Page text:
FIGURE 3
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Figure 3 Signaling pathways associated with lncRNAs regulation of EMT. (A) The positive feedback loop and Wnt/β-catenin signaling pathway. First, DLGAP1-AS1 (47) promoted EMT through a positive feedback loop. Mechanistically, 1) DLGAP1-AS1 sponged and sequestered miR-26a-5p and miR-26b-5p to upregulate IL-6. IL-6 stimulated the JAK2/STAT3 signaling pathway, which conversely promoted DLGAP1-AS1. 2) DLGAP1-AS1 activated the Wnt/β-catenin pathway by upregulating the downstream CDK8 and LRP6 of miR-26a/b-5p. Second, HCCL5 (60) accelerated EMT by upregulating the expression of Snail, Slug, ZEB1, and Twist1. In turn, HCCL5 was transcriptionally driven by ZEB1. Third, lncRNA-NEF (61) was transcriptionally activated by FOXA2 and, in turn, activated its neighboring gene FOXA2. LncRNA-NEF interacted with β-catenin to increase the binding of GSK3β with β-catenin, leading to the suppression of Wnt/β-catenin signaling. Fourth, lncRNA FOXD2-AS1 (62) induced by EGR1 promoted the EMT process by binding with EZH2 to epigenetically silence the DKK1 gene and activating the Wnt/β-catenin axis. Fifth, CRNDE-promoted Wnt/β-catenin signaling pathway activity was inhibited by CRNDE (63) knockdown. Unfortunately, the paper did not clarify how CRNDE reduces the level of signaling pathway-related proteins. (B) The PI3K/AKT/mTOR signaling pathway. First, STAT3-induced lncRNA CASC11 (64) promotes EMT by binding with the enhancer of EZH2 to epigenetically silence PTEN and activate the PI3K/AKT axis. Second, lncRNA PTTG3P (65) promotes EMT by upregulating PTTG1 and activating the PI3K/AKT axis. Third, TMPO-AS1 (42) upregulated the oncogene FOXK1 by sponging miR-329-3p to activate the AKT/mTOR signaling pathway. (C) The JAK2/STAT3 signaling pathway and MEK/ERK signaling pathway. First, HOST2 (66) enhanced EMT by upregulating the JAK2-STAT3 signaling pathway. Second, FEZF1-AS1 (67) increased EMT via the JAK2/STAT3 signaling pathway. Third, HOXA-AS3 (68) upregulated BMP1 by sponging miR-29c, thus activating the MEK/ERK signaling pathway to enhance EMT. Fourth, the DRHC/MYBBP1A/C-Myb (69) complex with C-Myb inhibited the MEK/ERK signaling pathway and finally inhibited EMT. The corresponding references were also indicated under the lncRNA names on the figure.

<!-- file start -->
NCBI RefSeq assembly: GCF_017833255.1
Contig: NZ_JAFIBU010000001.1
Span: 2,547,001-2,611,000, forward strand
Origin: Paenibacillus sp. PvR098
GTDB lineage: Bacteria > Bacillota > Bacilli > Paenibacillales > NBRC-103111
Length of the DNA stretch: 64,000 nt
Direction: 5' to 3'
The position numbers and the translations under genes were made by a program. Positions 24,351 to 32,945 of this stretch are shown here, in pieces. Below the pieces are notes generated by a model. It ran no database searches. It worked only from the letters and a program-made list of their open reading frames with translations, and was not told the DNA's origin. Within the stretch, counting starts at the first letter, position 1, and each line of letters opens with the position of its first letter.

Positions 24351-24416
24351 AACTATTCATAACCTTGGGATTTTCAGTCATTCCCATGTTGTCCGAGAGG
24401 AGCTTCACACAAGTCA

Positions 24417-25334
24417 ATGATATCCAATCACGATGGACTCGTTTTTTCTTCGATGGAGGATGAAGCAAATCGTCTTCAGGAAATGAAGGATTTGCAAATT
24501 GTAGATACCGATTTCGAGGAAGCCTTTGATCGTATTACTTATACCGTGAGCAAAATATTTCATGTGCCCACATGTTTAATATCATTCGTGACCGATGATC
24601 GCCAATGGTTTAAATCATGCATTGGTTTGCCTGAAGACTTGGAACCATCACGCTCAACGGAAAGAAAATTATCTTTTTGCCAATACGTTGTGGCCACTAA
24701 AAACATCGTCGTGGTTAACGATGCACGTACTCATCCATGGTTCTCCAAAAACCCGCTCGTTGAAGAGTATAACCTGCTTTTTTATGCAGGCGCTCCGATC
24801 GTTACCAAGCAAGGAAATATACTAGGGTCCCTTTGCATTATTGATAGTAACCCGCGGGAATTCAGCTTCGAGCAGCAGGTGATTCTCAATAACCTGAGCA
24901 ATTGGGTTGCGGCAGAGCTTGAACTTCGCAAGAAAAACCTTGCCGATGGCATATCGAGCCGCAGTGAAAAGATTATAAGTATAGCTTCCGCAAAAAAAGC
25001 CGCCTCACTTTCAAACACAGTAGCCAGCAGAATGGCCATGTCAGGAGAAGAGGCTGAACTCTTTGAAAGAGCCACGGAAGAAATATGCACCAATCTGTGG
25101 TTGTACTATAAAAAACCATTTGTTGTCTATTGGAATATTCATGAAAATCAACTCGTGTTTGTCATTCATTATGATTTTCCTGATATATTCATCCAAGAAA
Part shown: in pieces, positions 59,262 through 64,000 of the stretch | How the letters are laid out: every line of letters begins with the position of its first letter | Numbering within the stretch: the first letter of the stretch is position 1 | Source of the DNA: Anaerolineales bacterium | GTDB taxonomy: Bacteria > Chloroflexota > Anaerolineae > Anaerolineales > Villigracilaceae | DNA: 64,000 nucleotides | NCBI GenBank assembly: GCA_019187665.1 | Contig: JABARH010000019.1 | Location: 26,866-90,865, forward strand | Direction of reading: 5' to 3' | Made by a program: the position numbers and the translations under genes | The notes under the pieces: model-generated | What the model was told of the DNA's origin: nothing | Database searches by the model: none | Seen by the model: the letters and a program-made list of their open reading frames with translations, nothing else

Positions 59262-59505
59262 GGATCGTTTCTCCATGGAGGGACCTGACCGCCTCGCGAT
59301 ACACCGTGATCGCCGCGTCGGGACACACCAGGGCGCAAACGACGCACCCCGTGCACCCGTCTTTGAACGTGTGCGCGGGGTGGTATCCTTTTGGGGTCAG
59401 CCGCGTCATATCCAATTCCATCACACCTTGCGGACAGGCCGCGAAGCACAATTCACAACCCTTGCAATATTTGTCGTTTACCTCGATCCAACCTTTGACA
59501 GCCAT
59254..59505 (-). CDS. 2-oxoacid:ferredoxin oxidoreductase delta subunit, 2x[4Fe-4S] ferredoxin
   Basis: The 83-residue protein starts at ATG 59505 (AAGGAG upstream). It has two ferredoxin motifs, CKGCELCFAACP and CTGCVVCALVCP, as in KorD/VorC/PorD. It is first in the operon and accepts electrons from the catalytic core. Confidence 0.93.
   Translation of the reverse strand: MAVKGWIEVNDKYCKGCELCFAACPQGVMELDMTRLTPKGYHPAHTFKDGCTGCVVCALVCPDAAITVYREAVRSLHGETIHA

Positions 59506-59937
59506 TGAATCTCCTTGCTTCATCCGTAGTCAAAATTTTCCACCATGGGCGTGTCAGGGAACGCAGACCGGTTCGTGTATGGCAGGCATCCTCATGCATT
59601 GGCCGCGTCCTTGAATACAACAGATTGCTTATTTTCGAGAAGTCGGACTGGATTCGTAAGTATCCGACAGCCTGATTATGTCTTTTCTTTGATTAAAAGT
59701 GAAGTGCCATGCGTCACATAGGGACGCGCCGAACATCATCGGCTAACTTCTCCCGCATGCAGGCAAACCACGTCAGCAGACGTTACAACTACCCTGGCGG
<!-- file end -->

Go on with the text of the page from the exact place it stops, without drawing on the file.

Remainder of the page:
LncRNAs Regulation of EMT via the Wnt/β-Catenin Signaling Pathway

The Wnt/β-catenin signaling pathway refers to the activation of Wnt ligands combined with Frizzled receptors, which triggers a series of signaling reactions and leads to the aggregation of β-catenin in the cytoplasm. Aggregated β-catenin migrates to the nucleus to form nuclear β-catenin, which acts as a transcription cofactor that activates EMT-TFs but is also negatively regulated by E-cadherin (14, 15). The level of β-catenin in HCC cells is regulated by a set of factors, of which lncRNAs are among the important regulatory factors. As mentioned above, in the positive feedback pathway, lncRNA-NEF inhibited EMT by inactivating the Wnt/β-catenin signaling pathway. However, other lncRNAs could stimulate the signaling pathway and promote EMT (Figure 3A). As an oncogene, lncRNA FOXD2-AS1 is dysregulated in tumor cells and can be used as a prognostic factor (70). Lei et al. demonstrated (62) that lncRNA FOXD2-AS1 induced by the transcription factor EGR1 promotes the process of EMT by binding with EZH2 (enhancer of zeste homolog 2) to epigenetically silence the gene DKK1 (an inhibitor of the Wnt/β-catenin axis) and activate the Wnt/β-catenin axis. Moreover, Zhu et al. confirmed (63) that colorectal neoplasia differentially expressed (CRNDE), a novel lncRNA, was significantly upregulated in HCC tissue and promoted EMT. In vitro cell experiments confirmed that Wnt/β-catenin signaling pathway activity was inhibited by CRNDE knockdown. Unfortunately, this paper did not clarify how CRNDE reduces the levels of signaling pathway-related proteins.